Jordan Peele’s Get Out Follow-up Can’t get it Together.
DIRECTED BY JORDAN PEELE/2019
Silly and predictable, Jordan Peele’s highly anticipated and brilliantly marketed Us is a nothing short of a tremendous disappointment. Bearing the misfortune of being the director’s next film following the tremendous success of its rai·son d’ê·tre, 2017’s Get Out, it’s full-on misplaced self-confidence is reminiscent of M. Night Shyamalan’s The Village– a terrifically well executed buzzed-about film anchored with bold performances by talented actors. Somewhere in the unrealized depths of a sparking creative imagination, therein lurks the truer, bolder version of Us. The version currently released to theaters is too much like its own antagonists: A shadow self, stifled in its communication and occasionally down on all fours.
Detrimental to its execution, Us hinges entirely on the political and social ideas beneath the surface, lacking much in the way of truly fleshed out characters or central believability. Per its concept, Us is the story of the Wilsons, on a vacation-turned-nightmare in Santa Cruz. The family, though, is cast in the mold of your basic sitcom family. Dopey dad with his obliviousness and crappy speedboat (Winston Duke); the far sharper and straitlaced mom (Lupita Nyong’o); the geeky young son (Evan Alex) and introverted quippy tween daughter (Shahadi Wright Joseph), ever rolling her eyes at the speedboat. It is a mold they never break out of.
One of the finer sequences of Us occurs within the opening flashback, taking place in 1986. A black family of three with a young daughter are doing their best to enjoy a beachfront carnival. The blank detachment of their little girl betrays the panoply of whirling, blinking lights and carny callings. Bored, she ventures into a what appears to be a house of mirrors, sporting the incandescent words “Find Yourself”. The inherent anxiety of a lost child forced to confront the unknown is the stuff of pure horror, and this sequence has that. From here, the core strangeness of Us promisingly begins.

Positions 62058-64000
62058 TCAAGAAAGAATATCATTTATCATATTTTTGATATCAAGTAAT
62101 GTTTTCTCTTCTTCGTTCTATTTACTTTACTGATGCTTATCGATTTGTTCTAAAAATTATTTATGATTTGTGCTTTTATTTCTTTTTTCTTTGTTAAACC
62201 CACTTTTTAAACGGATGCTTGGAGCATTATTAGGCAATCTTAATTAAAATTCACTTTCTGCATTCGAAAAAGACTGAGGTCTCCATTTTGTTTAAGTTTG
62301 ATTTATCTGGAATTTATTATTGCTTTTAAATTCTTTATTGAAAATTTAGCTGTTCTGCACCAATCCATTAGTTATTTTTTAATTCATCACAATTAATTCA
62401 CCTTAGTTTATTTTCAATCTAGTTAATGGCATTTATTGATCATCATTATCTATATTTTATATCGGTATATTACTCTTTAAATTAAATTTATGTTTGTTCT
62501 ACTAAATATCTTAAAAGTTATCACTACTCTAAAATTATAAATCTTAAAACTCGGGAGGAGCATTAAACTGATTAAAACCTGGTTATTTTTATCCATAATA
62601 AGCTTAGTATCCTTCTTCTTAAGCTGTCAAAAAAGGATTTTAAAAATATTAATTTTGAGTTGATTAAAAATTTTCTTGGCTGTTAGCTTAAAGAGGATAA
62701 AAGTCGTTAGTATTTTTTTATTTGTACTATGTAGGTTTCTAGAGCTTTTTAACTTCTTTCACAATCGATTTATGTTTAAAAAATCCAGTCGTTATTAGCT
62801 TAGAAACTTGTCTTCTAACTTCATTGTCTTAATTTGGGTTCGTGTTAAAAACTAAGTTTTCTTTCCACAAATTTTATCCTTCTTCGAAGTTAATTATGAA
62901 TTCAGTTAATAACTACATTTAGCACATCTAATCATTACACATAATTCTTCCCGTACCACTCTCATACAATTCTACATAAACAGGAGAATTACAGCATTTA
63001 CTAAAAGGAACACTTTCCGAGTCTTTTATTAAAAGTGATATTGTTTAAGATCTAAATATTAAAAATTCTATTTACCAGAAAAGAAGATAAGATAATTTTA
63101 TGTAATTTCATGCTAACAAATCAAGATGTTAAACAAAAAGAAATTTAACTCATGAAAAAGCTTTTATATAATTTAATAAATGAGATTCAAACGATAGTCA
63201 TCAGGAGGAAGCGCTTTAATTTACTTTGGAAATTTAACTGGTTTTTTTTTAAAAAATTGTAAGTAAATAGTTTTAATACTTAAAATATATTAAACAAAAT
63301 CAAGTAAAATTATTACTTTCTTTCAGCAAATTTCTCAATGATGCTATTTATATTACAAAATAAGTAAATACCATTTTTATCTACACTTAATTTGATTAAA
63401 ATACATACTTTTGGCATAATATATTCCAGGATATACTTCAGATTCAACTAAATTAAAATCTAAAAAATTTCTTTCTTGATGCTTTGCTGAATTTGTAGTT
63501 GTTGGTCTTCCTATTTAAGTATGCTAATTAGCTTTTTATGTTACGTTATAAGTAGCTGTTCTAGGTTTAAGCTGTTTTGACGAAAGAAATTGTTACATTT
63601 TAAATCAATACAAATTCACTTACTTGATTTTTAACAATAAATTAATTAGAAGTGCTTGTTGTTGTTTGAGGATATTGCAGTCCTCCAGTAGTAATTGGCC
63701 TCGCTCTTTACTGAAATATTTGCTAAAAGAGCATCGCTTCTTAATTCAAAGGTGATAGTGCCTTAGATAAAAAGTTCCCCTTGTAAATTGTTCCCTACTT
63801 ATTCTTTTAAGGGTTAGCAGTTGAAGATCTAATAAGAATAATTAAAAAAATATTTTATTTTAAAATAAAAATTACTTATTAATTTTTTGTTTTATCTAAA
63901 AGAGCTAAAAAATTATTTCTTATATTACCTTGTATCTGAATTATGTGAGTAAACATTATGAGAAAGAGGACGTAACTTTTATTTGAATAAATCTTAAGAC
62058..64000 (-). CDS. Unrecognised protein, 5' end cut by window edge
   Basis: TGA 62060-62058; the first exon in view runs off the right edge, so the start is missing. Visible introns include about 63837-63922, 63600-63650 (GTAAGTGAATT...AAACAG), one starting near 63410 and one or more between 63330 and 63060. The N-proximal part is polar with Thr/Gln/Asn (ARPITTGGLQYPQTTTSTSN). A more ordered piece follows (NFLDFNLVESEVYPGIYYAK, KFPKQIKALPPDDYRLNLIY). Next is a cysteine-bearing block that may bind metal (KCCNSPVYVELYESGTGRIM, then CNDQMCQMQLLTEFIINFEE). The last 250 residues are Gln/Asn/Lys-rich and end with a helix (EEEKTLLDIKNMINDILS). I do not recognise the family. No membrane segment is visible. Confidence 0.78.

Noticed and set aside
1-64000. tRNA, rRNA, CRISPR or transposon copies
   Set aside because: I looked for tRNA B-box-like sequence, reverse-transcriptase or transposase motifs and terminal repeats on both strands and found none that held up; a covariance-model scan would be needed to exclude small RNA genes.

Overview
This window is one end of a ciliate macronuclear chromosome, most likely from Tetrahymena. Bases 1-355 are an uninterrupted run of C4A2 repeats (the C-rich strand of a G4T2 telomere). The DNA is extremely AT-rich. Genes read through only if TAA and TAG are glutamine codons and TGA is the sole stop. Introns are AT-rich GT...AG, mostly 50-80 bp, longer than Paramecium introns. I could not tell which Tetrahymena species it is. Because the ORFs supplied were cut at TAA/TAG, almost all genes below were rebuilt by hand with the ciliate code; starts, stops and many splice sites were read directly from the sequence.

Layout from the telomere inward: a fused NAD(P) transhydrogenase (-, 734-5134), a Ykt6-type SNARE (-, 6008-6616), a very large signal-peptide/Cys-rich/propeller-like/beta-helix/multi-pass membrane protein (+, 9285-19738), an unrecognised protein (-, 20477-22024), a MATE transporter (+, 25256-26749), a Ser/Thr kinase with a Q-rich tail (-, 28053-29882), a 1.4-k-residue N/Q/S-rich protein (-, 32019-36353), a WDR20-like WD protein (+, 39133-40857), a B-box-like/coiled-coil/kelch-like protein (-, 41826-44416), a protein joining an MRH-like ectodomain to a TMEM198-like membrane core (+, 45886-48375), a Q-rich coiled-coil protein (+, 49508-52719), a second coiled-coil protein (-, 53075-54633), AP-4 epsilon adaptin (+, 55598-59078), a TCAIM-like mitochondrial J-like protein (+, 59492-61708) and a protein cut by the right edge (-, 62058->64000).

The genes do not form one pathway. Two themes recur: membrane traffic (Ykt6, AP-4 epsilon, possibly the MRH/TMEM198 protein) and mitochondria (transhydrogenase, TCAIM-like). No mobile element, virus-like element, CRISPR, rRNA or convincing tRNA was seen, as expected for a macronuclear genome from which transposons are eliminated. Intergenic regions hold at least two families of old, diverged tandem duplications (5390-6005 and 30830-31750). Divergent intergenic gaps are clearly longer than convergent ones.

Though better steered in its horror impulses than its comedy, Us nonetheless resorts to too many scare cliches. For example, in the opening minutes, a lost little girl wanders passed one of those lonesome creepy guys that hang around in horror stories. His handwritten cardboard sign says Jeremiah 11:11.
Jeremiah 11:11, per the modernized ESV translation, says, “Therefore, thus says the Lord, Behold, I am bringing disaster upon them that they cannot escape. Though they cry to me, I will not listen to them.” In the aesthetic parlance of easy horror movie tropes, the use of this obscure verse to cultivate dread is particularly clumsy. Granted, most of the time, it doesn’t matter what the verse in question actually says; the mere ominousness of its usage is intended to be enough. For homework, viewers can go look it up later. In this case, the verse in question immediately evokes Jordan Peele spending an afternoon searching online Bible databases for terms like “disaster” and “escape”. With no clear cut slam dunks to serve in this out-of-context signaling, Jeremiah 11:11 will have to do. (Bonus: later, the guy can have “ll ll” gouged into his forehead. That nut). The trope of the glimpsed weirdo holding a Bible verse sign is one of the most unfortunate shorthand’s, as it’s simply evoking general discomfort with Christianity while also leaning into it, albeit via complete appropriation. This is the level at which the whole of Us operates. As Gertrude (Stein) 11:11 says, “There’s no there there.” Certainly not the sort we’ve been led to expect, anyhow.